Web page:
Shimazu Takahisa

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Shimazu Takahisa (島津 貴久, May 28, 1514 – July 15, 1571), the son of Shimazu Tadayoshi, was a daimyō during Japan's Sengoku period. He was the fifteenth head of the Shimazu clan.

On 1526, Takahisa was adopted as the successor to Shimazu Katsuhisa and became head of the clan. He launched a series of campaigns to reclaim three provinces: Satsuma, Osumi, and Hyūga. While he made some progress, it would be up to the next generation in the Shimazu family to successfully reclaim them. He nurtured such future leaders like Shimazu Yoshihisa and his brothers Yoshihiro, Toshihisa and Iehisa who would, for a short time, see the Shimazu clan take over the entire island of Kyūshū; he is also said to have a daughter of unknown name.

Takahisa actively promoted relationships with foreign people and countries. He was the first daimyo to bring Western firearms into Japan, following the shipwreck of a number of Portuguese on Tanegashima in 1543. In 1549, he welcomed St. Francis Xavier. He granted the Jesuit protection to spread Christianity in his domain, but later retracted his support of Christianity under pressure from local Buddhist monks.[1] Takahisa also held a diplomatic relationship with the Ryūkyū Kingdom.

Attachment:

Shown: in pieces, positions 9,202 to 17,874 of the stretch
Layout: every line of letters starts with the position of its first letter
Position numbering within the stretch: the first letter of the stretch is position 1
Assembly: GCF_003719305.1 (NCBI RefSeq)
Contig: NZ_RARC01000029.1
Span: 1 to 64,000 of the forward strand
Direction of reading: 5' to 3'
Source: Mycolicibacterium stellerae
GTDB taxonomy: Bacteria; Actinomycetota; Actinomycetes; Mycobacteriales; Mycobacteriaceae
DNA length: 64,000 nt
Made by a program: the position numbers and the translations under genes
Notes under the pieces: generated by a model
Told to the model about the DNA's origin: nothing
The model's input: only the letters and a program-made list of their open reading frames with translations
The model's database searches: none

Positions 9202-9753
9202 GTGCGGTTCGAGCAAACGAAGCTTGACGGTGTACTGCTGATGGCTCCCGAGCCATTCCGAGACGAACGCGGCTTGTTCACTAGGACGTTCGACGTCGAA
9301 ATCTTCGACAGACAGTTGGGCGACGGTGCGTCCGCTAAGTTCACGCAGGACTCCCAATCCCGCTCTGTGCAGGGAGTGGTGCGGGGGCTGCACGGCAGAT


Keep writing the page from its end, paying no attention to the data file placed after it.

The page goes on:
In 1549, he used "Portuguese-derived" firearms to take Kajiki.[2]


  1. ^ Miki, Tamon: "The Influence of Western Culture on Japanese Art"; Monumenta Nipponica (19, 3/4) 1964 p. 380–401
  2. ^ Turnbull, Stephen (1998). The Samurai Sourcebook. Cassell & Co. p. 212. ISBN 1854095234. 
  • Frédéric, Louis (2002). Japan Encyclopedia. Cambridge, Massachusetts: Harvard University Press.